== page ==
The Truth Is Out There

Forget what the believers and the skeptics say. Forget what you’ve seen, or think you’ve seen, with your own eyes. There’s no way to know if the Marfa lights are real—and that’s what’s so great about them.

YEAH,” I’ VE ALWAYS TOLD anyone who asked me about the Marfa lights, “I’ve seen them.” Not just once, either. I’ve been to far West Texas a dozen times over the past decade, so of course I’ve seen the lights, as people have for more than a century. I’ve seen them at dusk and at midnight, in the summer and the fall, by myself and with other people. They appeared in the darkness south of U.S. 90 between Alpine and Marfa: yellowish-white lights that glowed, faded, disappeared, and returned in different places. Sometimes they changed colors, other times they split apart. I couldn’t tell if they were ten miles away or a hundred, the size of a car or a house. I didn’t understand them, but I didn’t care. I loved those lights.

The best place to see them has always been a little half-moon of paved road off U.S. 90, about nine miles east of Marfa. You pull over and park as if you’re having a nighttime picnic (there are even tables) and wait for the lights to appear. In 2003 the town used $720,000 from the federal government and the Texas Department of Transportation to expand that area into the Marfa Mystery Lights Viewing Center, one of the oddest roadside monuments in the state, a giant, circular adobe restroom with mounted binoculars and bronzed plaques. The main one reads “The Marfa Mystery Lights are visible on many clear nights between Marfa and Paisano Pass as one looks towards the Chinati Mountains. The lights may appear in various colors as they move about, split apart, melt together, disappear and reappear. Robert Reed Ellison, a young cowboy, reported sighting the lights in 1883.” Another says that O. W. Williams, the grandfather of former gubernatorial candidate Clayton Williams, “first wrote of the mysterious lights in the 1880s.”

Almost every night, the center is crowded with tourists, who get a thrill out of sharing an inherently good-natured puzzle with total strangers. A few years ago I was there on a busy summer night, and a man passed around a pair of night-vision glasses to eager witnesses. In addition to the two or three lights we had been watching, we could see seven or eight more crawling dimly through the darkness, like the aliens in Space Invaders. This, by all accounts, was excellent: You didn’t have to believe in UFOs to think that something was out there.

Driving to that spot, I always got a kick out of the blue roadside sign that said “Marfa’s Mystery Lights Viewing Area: Night Time Only.” Well, duh. But the truth is, you have to see the landscape in the daylight to take in the full measure of this mystery. The terrain between Marfa and Alpine is downright otherworldly; you’re in the desert, yet you’re also almost a mile high, surrounded by all these stark, lonely mountains. And you’re gazing out over this wide plain, the Mitchell Flat, that empties southward into the dark mountains of Mexico far away. There is something magical about the Flat, as if it were a stage.

I knew what the skeptics said: The lights were from cars on a nearby road. But these weren’t car lights. They didn’t move like cars. Sometimes they just sat there, and other times they were absolutely playful, moving and winking at one another. Hell, they danced. My wife and I got married in Alpine six years ago, and the night before, the wedding party wound up at the viewing area. Alcohol was involved, and so was a lot of loud talk. There were more than a dozen of us, and just as a funny movie is funnier with a group of friends, so is a mystery more mysterious. We all agreed—no way those were car lights.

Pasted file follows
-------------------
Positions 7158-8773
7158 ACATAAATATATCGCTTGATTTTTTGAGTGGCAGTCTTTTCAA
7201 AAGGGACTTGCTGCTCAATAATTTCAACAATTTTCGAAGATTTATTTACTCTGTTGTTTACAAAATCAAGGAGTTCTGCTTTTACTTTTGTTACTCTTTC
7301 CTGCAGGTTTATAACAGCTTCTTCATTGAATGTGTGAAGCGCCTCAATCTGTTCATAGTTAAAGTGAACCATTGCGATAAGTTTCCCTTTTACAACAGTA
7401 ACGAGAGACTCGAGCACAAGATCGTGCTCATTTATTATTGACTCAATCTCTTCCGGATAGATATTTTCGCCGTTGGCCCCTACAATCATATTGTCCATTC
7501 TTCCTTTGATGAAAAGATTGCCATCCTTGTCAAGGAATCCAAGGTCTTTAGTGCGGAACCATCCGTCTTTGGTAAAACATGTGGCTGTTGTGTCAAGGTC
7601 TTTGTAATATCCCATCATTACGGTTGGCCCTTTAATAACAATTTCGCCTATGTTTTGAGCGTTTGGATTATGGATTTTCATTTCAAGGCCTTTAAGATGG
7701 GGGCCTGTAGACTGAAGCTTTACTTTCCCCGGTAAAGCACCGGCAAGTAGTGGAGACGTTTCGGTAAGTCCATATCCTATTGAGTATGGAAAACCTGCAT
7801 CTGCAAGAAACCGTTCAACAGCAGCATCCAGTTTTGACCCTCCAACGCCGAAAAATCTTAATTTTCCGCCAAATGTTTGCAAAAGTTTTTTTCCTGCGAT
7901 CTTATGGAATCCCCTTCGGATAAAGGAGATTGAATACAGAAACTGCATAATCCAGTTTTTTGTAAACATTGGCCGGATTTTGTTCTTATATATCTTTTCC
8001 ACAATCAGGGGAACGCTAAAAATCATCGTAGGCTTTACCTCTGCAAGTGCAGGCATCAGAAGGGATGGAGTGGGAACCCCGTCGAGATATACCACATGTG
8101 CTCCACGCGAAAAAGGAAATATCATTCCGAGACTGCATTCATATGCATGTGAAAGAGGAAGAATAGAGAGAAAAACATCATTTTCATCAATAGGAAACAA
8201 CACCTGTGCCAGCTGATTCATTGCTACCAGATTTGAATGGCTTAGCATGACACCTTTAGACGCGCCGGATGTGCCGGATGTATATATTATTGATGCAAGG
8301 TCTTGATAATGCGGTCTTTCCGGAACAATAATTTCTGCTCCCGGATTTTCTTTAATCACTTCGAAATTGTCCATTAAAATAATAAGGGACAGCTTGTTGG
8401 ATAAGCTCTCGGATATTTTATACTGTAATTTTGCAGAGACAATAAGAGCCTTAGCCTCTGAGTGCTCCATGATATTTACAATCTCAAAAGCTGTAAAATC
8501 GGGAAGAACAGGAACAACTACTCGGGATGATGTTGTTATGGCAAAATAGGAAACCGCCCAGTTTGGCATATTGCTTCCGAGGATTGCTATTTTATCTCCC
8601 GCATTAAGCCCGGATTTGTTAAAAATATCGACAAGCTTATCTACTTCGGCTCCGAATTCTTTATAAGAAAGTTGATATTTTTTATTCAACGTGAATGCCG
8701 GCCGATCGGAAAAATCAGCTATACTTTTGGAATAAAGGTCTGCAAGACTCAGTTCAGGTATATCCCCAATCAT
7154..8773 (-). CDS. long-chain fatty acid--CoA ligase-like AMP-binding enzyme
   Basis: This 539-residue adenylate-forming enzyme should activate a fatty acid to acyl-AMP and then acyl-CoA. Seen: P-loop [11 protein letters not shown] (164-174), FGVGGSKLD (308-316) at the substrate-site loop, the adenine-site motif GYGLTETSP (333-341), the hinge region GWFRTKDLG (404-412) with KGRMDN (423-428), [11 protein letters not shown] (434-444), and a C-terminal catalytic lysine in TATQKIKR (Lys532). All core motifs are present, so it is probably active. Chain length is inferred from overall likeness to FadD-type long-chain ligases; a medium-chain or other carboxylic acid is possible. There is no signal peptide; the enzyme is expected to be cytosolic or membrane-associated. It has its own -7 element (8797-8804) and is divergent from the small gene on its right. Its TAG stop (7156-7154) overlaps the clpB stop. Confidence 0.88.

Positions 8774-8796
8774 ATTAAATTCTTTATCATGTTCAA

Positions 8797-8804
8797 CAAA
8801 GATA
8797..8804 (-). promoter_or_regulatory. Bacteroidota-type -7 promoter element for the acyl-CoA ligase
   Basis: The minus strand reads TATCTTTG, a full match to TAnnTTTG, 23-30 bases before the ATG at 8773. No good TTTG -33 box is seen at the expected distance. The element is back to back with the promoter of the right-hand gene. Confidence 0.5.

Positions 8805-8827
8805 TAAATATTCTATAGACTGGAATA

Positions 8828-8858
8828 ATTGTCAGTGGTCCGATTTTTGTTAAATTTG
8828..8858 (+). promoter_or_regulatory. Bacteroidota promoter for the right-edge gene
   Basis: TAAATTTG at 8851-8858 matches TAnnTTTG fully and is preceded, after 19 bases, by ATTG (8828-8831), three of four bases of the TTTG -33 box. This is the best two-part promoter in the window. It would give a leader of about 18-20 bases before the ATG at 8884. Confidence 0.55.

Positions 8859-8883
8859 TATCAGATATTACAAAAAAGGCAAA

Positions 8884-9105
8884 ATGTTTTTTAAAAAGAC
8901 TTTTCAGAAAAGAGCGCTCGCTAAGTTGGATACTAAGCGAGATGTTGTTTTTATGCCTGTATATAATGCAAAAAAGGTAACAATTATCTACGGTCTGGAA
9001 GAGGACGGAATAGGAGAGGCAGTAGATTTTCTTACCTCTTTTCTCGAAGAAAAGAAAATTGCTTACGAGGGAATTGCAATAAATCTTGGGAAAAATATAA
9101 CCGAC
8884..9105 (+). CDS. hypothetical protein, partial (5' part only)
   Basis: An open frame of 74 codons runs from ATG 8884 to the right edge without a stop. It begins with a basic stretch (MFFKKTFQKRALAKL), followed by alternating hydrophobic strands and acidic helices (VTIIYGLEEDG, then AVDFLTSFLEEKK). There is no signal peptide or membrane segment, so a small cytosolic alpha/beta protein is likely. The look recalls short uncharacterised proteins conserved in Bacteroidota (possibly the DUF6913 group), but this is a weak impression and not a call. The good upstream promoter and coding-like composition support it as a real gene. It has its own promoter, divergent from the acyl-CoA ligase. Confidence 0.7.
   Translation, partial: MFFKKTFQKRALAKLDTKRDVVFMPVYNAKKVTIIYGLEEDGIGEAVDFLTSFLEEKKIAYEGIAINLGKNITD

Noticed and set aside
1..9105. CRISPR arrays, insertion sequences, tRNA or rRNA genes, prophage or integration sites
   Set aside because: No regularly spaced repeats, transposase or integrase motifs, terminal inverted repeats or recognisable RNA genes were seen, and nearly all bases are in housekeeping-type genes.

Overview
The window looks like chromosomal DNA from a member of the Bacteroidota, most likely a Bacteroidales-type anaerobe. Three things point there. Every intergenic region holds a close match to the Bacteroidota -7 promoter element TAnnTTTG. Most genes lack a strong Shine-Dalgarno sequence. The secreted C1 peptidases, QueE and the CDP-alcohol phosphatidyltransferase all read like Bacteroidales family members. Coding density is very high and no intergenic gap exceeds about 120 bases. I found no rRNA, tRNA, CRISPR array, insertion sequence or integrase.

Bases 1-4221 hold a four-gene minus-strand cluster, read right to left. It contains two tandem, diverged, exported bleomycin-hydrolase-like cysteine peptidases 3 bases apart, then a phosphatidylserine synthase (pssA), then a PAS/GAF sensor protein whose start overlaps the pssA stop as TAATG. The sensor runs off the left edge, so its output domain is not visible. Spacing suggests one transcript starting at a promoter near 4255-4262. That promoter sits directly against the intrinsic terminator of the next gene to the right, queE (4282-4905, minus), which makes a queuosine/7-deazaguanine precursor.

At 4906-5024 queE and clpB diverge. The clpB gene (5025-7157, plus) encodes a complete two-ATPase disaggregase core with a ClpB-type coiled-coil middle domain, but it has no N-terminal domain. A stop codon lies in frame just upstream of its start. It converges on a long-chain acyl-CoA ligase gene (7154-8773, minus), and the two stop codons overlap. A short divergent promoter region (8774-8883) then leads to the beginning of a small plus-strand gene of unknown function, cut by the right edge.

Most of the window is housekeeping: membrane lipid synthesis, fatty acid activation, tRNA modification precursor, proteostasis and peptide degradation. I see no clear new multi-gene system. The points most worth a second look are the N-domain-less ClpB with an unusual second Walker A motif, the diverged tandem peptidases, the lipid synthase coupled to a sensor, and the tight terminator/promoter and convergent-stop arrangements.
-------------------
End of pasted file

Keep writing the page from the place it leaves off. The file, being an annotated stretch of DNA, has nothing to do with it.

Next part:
So I was intrigued when I read last December that a study from the Society of Physics Students at the University of Texas at Dallas had concluded that the lights come from … cars driven on U.S. 67, which runs south from Marfa to Presidio. I was skeptical, to say the least, and called one of the students, Jeff Klenzing. He said twelve of them went down to the area in May 2004, camping at Fort Davis. “We came up with a list of eight experiments,” he said, “and three worked really well.” We’re talking lasers, walkie-talkies, a traffic-volume monitoring box, a chase car, and high-speed video.

But we’re also talking about a group of college kids—including members of the UTD Gun Club—and a three-day campout in the mountains. In other words, a high-tech frat party. Car headlights, indeed. People have been seeing the Marfa lights since the nineteenth century, long before there were cars. The city of Marfa and the state of Texas had built a roadside monument to watch them from. Most important, I’d seen them. There’s no way those were car lights.

I HAVE TERRIBLE NEWS.
 In February I returned for two days and three nights, without wife, friends, or alcohol. When I first started visiting Marfa, it was a dying ranching town; now, as everyone who reads the New York Times knows, it has been rescued by Houston lawyers and New York artists and turned into a hipster paradise. Everywhere you look you see new art galleries and restaurants, as well as old, crumbling adobe houses that are being rebuilt by out-of-towners who’ve paid hundreds of thousands of dollars for them. The weekend I was there, the new Marfa public radio station premiered, and the town was full of celebrities such as Dan Rather, Houston lawyer Dick DeGuerin (who owns a home there and was representing the owner of a Dairy Queen in a wiretapping trial that was to begin the next morning), and folk legend Ramblin’ Jack Elliott.

I brought along binoculars, a laser, a superbright flashlight, and a high-powered strobe (I wasn’t sure exactly what I was going to do with them, but it was good to have them). The first thing I did was drive

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